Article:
Choosing Novelty over Fear

September 21, 2018 by  
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Flying back with my wonderful wife, Kimberly, from Paris yesterday —a 10 hour non-stop to Salt Lake City—a 10 hour non-stop to Salt Lake City – I couldn’t help but reminisce over our super great trip to Sicily and France. In my mind, I relived all the things we did – the wonderful cathedrals, castles and intriguing side streets with the totally unique cafe’s and tasty 3 cheese fondue dips.

I got to thinking just how much travel to foreign counties and different places in the world expands and stimulates a person’s mind, making them more creative and appreciative as well as, sometimes, giving the entrepreneurial mind great ideas for new products and services that they can introduce back in their own country. These ideas can, sometimes, make that entrepreneur a fortune from just duplicating, or even, improving and/or changing that product or service. There are so many discoveries popping up all over the world and those can make a fortune for anyone who is paying attention and willing to work to make that product or service fit in their own country.

But business aside, I find that travel to a foreign country lifts my soul. If I was feeling a bit down or depressed before the trip, that plane ride and the visuals as we fly over a city like Paris, London, or Rome, eventually strolling through those foreign streets as well, is like taking a super drug to make me feel great. I’ve never forgotten how much the brain craves novelty and how that novelty pumps feel good chemicals into the brain. New places, new faces, and different unique cultures do exactly that for us humans.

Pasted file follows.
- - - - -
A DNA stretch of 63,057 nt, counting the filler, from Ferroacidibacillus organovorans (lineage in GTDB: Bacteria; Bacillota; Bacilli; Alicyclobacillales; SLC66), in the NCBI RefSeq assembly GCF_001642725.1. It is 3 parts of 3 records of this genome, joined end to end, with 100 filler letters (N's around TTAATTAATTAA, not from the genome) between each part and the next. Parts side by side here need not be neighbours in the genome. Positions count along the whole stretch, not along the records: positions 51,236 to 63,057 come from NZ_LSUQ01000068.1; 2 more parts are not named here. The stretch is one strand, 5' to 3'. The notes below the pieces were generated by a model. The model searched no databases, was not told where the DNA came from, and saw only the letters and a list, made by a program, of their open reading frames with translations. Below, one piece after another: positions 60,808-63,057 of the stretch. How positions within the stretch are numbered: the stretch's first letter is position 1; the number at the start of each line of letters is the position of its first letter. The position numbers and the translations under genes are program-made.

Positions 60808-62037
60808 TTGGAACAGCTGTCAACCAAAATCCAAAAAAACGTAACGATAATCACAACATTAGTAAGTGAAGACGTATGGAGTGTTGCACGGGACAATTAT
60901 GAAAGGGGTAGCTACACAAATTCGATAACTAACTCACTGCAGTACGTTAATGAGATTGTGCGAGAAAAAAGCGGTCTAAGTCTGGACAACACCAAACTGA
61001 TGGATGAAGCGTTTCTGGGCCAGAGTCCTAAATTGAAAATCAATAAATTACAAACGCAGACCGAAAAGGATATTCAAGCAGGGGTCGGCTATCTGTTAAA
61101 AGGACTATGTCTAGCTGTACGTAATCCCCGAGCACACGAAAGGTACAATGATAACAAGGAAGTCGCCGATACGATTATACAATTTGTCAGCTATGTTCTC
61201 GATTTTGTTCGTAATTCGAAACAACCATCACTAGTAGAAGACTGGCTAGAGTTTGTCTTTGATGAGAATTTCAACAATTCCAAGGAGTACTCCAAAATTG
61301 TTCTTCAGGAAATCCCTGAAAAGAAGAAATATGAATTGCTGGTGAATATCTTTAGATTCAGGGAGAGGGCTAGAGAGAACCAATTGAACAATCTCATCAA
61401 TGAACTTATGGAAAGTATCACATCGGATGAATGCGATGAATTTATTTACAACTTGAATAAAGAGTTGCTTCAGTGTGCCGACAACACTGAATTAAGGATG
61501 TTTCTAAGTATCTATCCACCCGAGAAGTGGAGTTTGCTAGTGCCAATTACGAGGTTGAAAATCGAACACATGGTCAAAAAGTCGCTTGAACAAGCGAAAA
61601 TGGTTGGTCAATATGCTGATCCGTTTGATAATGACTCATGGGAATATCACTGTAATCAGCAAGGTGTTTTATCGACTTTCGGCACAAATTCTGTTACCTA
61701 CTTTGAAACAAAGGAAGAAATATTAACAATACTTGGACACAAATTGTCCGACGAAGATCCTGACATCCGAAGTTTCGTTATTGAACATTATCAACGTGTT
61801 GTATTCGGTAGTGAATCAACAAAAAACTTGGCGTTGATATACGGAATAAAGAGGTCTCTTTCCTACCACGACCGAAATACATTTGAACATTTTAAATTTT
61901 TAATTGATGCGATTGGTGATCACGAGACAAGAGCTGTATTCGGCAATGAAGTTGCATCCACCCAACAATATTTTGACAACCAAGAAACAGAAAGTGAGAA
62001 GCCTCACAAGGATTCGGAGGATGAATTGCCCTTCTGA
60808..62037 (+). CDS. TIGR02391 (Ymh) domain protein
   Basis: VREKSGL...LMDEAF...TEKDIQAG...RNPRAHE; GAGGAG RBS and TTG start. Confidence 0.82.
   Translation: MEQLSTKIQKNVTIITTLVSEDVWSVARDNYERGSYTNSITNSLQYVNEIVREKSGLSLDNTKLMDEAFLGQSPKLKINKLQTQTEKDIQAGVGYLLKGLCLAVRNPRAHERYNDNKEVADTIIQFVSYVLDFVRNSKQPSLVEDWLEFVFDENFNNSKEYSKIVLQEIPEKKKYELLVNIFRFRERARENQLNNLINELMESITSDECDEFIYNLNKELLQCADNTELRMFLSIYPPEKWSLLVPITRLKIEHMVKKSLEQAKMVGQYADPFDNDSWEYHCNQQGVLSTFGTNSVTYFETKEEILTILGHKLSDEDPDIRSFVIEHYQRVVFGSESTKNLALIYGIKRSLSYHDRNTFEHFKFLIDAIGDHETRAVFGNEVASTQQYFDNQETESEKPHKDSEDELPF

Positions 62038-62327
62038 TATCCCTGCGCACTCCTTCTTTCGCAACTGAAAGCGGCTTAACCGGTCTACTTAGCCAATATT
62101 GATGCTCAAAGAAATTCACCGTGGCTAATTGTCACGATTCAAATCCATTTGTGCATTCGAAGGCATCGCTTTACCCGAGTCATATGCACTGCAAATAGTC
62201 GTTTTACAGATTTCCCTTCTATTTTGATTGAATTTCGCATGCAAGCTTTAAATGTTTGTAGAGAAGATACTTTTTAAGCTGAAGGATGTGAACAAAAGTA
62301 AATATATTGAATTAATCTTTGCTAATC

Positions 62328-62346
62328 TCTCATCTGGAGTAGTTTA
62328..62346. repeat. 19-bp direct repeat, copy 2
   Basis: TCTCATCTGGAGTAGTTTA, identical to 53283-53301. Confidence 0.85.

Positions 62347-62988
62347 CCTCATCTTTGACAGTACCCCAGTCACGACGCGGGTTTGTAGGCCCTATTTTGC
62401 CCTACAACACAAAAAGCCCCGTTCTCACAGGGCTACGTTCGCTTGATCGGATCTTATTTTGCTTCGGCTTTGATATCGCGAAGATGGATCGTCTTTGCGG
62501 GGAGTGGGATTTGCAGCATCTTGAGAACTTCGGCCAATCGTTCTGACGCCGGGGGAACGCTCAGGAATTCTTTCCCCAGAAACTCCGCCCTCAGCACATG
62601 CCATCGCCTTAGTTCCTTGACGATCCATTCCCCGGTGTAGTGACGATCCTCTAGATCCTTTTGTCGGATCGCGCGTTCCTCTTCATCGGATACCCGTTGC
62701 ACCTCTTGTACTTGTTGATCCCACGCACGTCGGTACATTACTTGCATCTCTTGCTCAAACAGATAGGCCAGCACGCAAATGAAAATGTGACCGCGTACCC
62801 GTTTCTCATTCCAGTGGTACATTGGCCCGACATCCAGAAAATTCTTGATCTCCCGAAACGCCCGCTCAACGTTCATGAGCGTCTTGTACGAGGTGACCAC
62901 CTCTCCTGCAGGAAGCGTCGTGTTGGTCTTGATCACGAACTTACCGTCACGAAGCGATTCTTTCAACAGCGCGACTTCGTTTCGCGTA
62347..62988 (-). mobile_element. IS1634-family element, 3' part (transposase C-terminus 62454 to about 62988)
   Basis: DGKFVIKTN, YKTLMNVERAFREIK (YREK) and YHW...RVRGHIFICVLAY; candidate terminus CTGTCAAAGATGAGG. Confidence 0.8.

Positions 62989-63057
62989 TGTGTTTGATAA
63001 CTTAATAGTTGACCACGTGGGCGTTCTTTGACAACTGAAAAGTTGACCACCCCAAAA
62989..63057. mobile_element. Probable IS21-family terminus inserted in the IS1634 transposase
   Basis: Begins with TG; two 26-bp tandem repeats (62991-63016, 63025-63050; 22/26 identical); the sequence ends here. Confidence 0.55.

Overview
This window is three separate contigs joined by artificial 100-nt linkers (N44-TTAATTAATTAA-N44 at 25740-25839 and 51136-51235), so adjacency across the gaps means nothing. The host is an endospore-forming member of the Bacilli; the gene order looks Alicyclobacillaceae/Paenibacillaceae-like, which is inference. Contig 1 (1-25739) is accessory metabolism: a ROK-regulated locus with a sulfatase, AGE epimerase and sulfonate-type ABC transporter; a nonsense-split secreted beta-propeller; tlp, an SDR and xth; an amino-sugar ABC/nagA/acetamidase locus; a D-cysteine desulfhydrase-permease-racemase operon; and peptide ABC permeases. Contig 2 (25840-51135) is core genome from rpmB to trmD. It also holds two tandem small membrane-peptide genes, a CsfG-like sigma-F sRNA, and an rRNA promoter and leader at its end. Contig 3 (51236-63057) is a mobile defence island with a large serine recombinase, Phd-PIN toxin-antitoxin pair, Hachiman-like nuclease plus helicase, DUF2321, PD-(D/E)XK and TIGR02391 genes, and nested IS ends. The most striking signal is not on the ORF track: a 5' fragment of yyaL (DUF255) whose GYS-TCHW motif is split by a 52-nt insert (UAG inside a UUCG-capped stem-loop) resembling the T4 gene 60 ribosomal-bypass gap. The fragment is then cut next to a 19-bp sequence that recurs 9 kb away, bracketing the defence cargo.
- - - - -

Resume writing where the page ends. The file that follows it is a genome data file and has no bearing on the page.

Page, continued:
This morning, as I was writing this, I was struck by the question of how many Americans have never traveled outside the USA and also why so many people have a great fear of flying. First of all, in regards to the fear of flying, many studies have shown that the chances of dying on a commercial jet are just .07 out of one billion miles flown!  Knowing that statistic makes my flights at 35,000 feet at 565 miles an hour across the ocean very relaxing.

Sadly, even here in the USA, which is one of richest countries in the world, as much as 63% of the population has never traveled outside the country. I would bet that most of that comes more from the fear of flying rather than the cost. And by the way, if you shop around, you can find round trip flights to Paris from the US for a mere $500 or so, depending on when you travel.  And again, if you or your friends or family members have a fear of flying, be sure to give them some statistics. So here is another one –there is only one chance in 11 million that you will die in a commercial plane.

By the way, I was thrilled to read recently that they are reintroducing the Concorde Jet and that it will be flying again in 2023. I always loved that 3 and half hour plane ride to and from Europe. Wow, what amazing speed–about 1350 miles an hour! I would urge you to sit down right now and make a list of the countries you want to visit, being sure to put some projected dates down for your trips, then go do it. Coax your friends and relatives to do the same thing—you won’t be sorry!